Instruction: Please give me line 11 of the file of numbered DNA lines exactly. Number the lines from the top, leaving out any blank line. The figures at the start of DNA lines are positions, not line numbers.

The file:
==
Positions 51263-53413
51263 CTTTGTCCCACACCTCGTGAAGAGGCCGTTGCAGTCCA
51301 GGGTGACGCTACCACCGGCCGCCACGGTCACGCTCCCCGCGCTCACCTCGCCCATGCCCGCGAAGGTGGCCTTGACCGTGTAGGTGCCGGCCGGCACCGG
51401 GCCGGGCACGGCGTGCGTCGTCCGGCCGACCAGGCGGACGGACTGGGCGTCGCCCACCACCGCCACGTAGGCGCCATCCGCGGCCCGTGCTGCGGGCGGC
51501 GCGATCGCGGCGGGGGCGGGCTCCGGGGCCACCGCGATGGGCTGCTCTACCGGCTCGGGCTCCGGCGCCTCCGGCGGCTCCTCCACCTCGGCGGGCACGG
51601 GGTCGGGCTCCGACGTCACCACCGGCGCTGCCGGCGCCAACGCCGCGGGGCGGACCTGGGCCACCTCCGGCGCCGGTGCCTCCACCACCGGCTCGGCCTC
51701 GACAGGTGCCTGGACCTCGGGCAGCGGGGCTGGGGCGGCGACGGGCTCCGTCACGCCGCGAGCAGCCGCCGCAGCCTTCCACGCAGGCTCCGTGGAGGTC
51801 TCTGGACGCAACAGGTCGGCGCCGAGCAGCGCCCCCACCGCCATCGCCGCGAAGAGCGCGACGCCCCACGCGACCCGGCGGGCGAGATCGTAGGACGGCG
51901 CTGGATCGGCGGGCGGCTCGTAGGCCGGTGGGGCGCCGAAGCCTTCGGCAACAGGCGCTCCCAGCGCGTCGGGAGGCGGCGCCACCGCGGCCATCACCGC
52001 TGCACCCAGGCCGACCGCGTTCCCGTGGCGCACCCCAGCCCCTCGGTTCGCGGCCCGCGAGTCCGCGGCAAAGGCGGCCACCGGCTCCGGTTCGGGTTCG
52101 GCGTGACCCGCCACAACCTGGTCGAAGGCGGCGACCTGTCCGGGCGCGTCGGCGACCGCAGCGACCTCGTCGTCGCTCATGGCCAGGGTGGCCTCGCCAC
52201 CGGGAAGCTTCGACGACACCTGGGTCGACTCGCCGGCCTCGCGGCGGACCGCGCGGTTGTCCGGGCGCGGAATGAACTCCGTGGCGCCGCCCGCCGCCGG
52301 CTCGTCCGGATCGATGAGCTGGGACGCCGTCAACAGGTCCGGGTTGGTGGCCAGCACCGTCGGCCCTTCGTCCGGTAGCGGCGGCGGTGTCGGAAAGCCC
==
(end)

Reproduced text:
52101 GCGTGACCCGCCACAACCTGGTCGAAGGCGGCGACCTGTCCGGGCGCGTCGGCGACCGCAGCGACCTCGTCGTCGCTCATGGCCAGGGTGGCCTCGCCAC